Bend police add summer patrols downtown

Businesses say transients, panhandling a growing problem

Bend police walk a downtown beat

BEND, Ore. - Among the businesses, shoppers and strollers, a new presence joins downtown Bend -- police officers on foot patrol.

The new patrol follows months of meetings between Bend police, the city and the Downtown Bend Businesses Association.

Two police officers will share the new patrolling duties that started a couple weeks ago.

"(We were) kind of at a point where we're very concerned for what's going to happen for the summer because of the escalation of behaviors and issues we'd had downtown," Downtown Bend Business Association Executive Director Chuck Arnold said Friday.

Businesses downtown told NewsChannel 21 they've noticed an increase in transients and the homeless downtown.

"It did get a little out of control for a while," said Local Joe owner A.J. Cohen.

Arnold said recently, vandalism and aggressive panhandling have caused problems.

"It's (the new patrol) about everybody having the liberty and the ability to enjoy downtown and not have concerns about being accosted or approached," Arnold said.

Cohen said, "It's very challenging for business, because I know a lot of our customers don't feel that comfortable."

But transients say they also want to feel welcome downtown.

Dillon Lindsey has been in Bend for only about a week. He has traveled and camped across the U.S. for more than a year and depends on urban sidewalks to play music and make a living.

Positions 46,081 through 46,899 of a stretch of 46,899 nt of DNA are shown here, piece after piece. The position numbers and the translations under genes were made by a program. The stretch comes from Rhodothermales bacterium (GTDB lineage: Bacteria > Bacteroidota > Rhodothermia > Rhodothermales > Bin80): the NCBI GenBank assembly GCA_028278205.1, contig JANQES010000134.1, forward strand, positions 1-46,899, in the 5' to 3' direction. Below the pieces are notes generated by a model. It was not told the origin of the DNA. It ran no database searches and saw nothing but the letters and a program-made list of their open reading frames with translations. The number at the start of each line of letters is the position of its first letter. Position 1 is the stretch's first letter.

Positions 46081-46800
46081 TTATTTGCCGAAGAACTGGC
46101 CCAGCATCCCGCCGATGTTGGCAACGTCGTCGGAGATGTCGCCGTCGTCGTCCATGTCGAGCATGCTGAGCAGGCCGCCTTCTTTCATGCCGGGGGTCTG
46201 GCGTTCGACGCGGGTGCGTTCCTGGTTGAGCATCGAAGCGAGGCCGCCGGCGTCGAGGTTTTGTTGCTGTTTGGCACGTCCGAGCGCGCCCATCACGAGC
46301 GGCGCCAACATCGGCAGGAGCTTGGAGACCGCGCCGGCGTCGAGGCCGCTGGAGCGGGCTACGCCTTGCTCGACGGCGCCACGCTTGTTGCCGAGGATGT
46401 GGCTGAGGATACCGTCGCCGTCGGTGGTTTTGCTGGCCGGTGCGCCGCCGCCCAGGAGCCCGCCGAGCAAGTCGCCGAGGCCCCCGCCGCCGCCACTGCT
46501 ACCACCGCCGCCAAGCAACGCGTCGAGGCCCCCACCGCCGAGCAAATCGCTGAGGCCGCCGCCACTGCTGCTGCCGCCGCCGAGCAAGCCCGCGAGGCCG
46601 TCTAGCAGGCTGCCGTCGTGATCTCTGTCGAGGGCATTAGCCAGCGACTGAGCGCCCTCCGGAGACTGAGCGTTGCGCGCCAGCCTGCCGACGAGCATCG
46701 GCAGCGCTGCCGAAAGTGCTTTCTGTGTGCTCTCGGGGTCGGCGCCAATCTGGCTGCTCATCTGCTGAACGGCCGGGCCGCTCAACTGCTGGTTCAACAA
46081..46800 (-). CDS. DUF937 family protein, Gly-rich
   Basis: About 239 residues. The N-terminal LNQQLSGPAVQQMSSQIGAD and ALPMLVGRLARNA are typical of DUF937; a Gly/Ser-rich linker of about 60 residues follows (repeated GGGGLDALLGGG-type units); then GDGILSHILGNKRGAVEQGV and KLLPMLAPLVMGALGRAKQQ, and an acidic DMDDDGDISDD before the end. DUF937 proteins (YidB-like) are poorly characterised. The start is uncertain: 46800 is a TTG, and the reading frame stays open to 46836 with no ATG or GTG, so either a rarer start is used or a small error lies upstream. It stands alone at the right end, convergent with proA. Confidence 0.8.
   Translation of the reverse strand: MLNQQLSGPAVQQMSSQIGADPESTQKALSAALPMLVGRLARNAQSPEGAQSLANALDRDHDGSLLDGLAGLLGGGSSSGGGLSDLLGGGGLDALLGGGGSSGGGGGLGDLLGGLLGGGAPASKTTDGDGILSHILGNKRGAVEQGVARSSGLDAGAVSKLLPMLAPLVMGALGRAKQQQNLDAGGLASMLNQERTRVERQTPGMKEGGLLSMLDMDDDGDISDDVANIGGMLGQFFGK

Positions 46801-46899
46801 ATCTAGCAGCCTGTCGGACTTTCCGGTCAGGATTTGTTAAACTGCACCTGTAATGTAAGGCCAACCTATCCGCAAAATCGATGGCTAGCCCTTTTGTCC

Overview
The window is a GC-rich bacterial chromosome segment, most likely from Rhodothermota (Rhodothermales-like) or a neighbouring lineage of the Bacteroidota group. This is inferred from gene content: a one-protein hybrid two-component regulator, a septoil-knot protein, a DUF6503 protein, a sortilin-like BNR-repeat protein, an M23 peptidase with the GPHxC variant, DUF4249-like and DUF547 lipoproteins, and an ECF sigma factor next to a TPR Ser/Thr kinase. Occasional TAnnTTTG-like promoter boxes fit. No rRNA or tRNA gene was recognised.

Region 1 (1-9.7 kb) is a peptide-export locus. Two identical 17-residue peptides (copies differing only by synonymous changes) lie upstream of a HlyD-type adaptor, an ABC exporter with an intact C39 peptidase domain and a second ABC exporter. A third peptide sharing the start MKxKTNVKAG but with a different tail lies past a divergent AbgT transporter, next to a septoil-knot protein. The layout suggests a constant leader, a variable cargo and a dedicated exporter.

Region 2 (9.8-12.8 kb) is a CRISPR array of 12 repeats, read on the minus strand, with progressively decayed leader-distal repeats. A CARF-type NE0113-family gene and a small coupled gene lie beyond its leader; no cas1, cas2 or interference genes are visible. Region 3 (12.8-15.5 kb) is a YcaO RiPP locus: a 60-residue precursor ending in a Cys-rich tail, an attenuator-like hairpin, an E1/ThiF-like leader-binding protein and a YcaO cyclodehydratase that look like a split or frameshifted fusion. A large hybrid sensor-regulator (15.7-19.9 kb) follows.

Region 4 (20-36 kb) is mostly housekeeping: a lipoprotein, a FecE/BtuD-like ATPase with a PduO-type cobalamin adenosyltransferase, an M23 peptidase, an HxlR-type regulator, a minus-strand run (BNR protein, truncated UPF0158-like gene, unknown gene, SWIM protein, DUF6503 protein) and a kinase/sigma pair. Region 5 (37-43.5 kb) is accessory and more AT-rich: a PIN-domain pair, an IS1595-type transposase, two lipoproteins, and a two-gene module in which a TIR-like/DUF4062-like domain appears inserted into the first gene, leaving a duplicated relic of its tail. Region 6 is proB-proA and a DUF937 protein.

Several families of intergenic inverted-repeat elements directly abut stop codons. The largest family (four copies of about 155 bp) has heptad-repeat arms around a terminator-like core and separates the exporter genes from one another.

"There are people who lump us all into one group and say, 'These people are freeloaders,' because they see someone with a backpack, someone who clearly doesn't have a house," Lindsey said.

Some travelers admit aggressive transients can paint a bad name for the entire group, but say they enjoyed their lifestyle and don't want to be isolated for being different.

"I was fed with a silver spoon growing up," said another traveling man.  "And this, to me, is paradise, is true freedom -- being on the road."

Police said an officer will patrol each day this summer, hoping to deter crime and put people at ease.

Arnold said downtown Bend had a patrol officer a few years ago, but the position was eliminated years ago due to police department budget cuts.

NewsChannel 21 also spoke with a group of homeless in Bend who've been living in the city for years. They said they've noticed an increase in transients in the last couple years and say Bend has become a new destination for travelers.

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